Aug 04, 2017, AquaBounty announced the sale of 5 tons of genetically engineered AquaAdvantage Salmon to commercial buyers in Canada. Eating this salmon might lead to serious health issues (see below). Because it’s unlabeled, the only way to avoid it is to 1) stop eating salmon, 2) only buy wild caught, or 3) know the source. Please help get the word out to Canadians so that they can protect themselves.
There have been no sales in the U.S. but that could change. FDA granted approval in 2015, but commercialization was delayed while the FDA sorts out the labeling question. But the agency’s food safety evaluation was widely criticized as grossly inadequate. First of all, FDA evaluates data submitted by the company as opposed to conducting its own tests. Secondly, they don’t have a comprehensive set of requirements. In fact, they treat the salmon as if it were an animal drug, not a food for human consumption. Third, AquaBounty’s data was based on a tiny sample size of SIX FISH! Consumers Union presented a detailed commentary on FDA’s appraisal of safety issues associated with AquaAdvantage Salmon (2010).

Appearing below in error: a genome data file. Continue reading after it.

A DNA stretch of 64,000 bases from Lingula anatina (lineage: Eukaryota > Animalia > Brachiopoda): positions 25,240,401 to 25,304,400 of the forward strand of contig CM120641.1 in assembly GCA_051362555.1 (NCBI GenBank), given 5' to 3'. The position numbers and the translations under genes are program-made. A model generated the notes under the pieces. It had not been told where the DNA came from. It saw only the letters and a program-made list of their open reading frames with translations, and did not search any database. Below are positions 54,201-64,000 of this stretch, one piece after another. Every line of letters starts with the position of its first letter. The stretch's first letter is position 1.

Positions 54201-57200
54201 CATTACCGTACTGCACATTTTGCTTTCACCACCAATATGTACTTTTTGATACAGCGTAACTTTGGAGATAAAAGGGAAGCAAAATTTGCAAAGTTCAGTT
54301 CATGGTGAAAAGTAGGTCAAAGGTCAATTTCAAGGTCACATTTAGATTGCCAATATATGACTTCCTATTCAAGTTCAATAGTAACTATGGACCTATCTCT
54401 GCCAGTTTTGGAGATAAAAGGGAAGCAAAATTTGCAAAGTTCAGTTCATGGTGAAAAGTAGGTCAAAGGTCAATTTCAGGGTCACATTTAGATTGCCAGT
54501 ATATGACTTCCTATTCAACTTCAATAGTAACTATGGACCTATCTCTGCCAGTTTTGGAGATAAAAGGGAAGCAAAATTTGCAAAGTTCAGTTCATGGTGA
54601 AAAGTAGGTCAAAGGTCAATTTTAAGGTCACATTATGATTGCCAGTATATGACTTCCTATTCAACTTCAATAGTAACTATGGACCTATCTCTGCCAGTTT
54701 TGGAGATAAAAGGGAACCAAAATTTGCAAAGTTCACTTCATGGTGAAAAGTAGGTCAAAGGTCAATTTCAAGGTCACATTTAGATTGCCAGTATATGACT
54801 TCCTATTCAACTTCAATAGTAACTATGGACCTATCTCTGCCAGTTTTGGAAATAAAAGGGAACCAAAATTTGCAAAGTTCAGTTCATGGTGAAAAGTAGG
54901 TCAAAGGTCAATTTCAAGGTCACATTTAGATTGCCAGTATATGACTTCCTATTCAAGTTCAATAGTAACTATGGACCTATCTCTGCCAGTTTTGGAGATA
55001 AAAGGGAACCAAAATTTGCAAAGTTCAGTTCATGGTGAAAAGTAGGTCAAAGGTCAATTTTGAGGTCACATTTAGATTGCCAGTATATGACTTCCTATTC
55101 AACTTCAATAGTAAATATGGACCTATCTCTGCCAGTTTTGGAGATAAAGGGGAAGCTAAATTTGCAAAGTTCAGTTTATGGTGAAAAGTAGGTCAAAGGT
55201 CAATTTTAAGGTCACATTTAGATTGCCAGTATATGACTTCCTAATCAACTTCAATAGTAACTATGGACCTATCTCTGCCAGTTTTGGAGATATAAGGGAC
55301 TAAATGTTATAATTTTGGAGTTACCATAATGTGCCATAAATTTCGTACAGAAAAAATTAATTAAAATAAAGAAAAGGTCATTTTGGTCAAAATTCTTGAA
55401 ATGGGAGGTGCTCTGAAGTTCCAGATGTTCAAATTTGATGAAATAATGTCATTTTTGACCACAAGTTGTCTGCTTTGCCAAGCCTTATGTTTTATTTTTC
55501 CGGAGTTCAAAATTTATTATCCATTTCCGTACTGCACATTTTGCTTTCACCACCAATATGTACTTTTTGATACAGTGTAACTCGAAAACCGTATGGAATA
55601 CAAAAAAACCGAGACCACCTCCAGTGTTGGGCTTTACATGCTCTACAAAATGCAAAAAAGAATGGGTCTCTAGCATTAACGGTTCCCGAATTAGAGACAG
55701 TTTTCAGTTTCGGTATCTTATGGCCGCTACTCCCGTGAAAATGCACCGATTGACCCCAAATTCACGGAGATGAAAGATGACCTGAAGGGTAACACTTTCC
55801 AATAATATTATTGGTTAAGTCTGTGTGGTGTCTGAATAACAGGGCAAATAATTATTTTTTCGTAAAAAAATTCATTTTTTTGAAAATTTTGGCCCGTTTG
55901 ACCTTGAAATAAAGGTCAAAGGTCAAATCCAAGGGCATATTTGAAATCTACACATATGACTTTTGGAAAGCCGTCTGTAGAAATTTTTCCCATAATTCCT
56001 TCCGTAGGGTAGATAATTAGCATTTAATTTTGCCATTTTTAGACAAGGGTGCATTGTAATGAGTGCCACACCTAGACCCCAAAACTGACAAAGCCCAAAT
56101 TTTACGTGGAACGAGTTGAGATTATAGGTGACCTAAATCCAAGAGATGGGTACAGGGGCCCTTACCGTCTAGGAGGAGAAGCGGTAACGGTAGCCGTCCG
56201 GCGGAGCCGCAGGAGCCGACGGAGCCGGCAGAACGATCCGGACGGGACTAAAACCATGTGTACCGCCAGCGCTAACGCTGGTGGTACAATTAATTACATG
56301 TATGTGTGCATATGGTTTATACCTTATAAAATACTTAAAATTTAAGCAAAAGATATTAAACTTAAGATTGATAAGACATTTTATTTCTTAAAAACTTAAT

Especially alarming was the FDA’s dismissal of data on elevated levels of IGF-1, the insulin-like growth factor that may significantly increase risks of colorectal, breast, and prostate cancer. Based on the company’s data the FDA concluded:
“IGF1 levels appeared to be elevated in mature diploid ABT salmon compared with mature diploid non-GE farm-raised Atlantic salmon”
They dismissed it since “the difference was not statistically significant.” But with just six fish, of course it wouldn’t be!
In addition to the cancer risk, the data suggests potentially increased allergenicity and higher levels of antibiotics. This product should never have been approved for human consumption. Given the absence of comprehensive and thorough regulatory action, we are urging consumers to be avoid GE salmon.
If you have suffered a reaction from consuming GE salmon, please let us know. Email Jeffrey Smith at the Institute for Responsible Technology.
Read more about the risks from two Huffington Post articles by Jeffrey Smith: